What is the reason for the heavy demand for telephones in this country? Before the war, when anti-Labour governments were in office, the newspapers carried big advertisements saying, “ Be modern. Install a telephone in your home and be prepared for an emergency”. Now. the department is unable to meet the demand for telephones. What is the reason for this increased demand? The reason is that the prosperity of this country under Labour rule is such that people who ten or fifteen years ago were unable to meet the cost of installing and using a telephone, are now earning salaries and wages that permit them to enjoy more of the amenities of modern life. Here is a typical letter sent by the PostmasterGeneral’s Department to an applicant for a telephone who apparently has a high priority -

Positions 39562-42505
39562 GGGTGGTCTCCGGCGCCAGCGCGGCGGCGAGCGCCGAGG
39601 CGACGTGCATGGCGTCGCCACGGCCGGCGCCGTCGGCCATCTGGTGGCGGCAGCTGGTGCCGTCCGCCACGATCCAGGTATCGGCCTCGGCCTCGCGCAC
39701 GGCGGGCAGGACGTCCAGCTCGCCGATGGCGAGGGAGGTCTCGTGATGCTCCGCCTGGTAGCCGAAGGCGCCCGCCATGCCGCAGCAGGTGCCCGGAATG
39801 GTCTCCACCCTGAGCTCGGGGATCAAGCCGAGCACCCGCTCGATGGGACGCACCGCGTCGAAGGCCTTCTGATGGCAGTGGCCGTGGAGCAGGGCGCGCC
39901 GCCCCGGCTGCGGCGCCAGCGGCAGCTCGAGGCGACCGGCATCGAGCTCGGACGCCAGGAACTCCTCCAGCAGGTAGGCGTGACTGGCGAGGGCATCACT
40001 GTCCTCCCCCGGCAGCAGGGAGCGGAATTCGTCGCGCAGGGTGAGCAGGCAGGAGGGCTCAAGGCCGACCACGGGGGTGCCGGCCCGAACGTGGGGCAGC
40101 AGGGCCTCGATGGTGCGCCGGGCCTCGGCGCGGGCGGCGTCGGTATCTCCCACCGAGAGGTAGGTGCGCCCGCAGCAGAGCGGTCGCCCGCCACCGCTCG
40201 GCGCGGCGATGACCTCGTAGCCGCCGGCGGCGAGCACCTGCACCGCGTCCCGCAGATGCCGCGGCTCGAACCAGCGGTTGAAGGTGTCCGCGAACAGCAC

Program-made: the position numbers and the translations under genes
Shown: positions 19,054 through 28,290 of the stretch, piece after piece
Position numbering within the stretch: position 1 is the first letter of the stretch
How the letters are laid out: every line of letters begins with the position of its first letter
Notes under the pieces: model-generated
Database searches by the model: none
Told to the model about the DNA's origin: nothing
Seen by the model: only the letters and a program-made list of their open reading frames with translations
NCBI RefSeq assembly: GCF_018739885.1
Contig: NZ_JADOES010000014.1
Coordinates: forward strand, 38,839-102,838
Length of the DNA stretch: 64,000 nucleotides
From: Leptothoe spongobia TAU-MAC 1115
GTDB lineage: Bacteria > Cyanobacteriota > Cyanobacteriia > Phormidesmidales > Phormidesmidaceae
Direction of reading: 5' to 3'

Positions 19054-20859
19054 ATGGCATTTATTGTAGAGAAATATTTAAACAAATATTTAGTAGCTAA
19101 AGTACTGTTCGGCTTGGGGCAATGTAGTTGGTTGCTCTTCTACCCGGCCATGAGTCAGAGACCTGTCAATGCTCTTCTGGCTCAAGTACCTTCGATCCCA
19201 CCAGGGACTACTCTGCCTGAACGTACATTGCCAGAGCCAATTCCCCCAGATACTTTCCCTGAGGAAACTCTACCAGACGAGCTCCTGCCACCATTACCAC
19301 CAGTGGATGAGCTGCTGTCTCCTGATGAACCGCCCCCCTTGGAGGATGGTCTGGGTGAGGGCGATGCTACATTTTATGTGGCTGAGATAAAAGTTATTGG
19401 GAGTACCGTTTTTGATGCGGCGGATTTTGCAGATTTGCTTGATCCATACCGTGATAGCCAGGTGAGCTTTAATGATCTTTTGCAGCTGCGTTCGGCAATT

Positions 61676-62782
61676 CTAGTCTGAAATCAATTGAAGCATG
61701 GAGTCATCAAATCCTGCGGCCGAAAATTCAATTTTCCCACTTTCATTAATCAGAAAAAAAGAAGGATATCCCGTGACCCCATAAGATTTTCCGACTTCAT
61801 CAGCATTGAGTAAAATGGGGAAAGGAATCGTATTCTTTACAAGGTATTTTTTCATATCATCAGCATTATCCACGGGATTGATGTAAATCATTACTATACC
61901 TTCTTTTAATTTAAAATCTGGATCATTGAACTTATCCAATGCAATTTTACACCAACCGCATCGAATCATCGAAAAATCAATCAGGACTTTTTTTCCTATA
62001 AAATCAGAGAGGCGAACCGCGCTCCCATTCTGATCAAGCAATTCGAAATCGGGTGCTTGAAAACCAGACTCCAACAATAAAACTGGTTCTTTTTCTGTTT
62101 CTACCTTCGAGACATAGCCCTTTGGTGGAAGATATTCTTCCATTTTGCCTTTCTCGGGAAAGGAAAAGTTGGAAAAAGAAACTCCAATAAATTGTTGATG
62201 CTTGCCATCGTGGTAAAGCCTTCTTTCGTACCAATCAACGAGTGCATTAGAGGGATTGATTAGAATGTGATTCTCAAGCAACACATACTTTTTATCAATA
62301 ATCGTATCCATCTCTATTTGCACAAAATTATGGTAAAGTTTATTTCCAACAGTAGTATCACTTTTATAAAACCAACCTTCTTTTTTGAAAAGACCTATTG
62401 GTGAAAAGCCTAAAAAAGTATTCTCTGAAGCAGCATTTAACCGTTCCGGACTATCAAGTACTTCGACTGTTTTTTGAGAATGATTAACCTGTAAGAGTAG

Although a high priority rating has been allotted to the application, it is unlikely that the department will bc in a position to install the service until such time as additional cable is Hinde available between the Preston exchange and the Henty-street area.
Plans are in hand to afford the necessary relief in this respect, but the project is of a major nature. Moreover, as the department is meeting with extreme difficulty in obtaining adequate supplies of essential materials, it is not possible to indicate precisely at this stage when completion may be expected.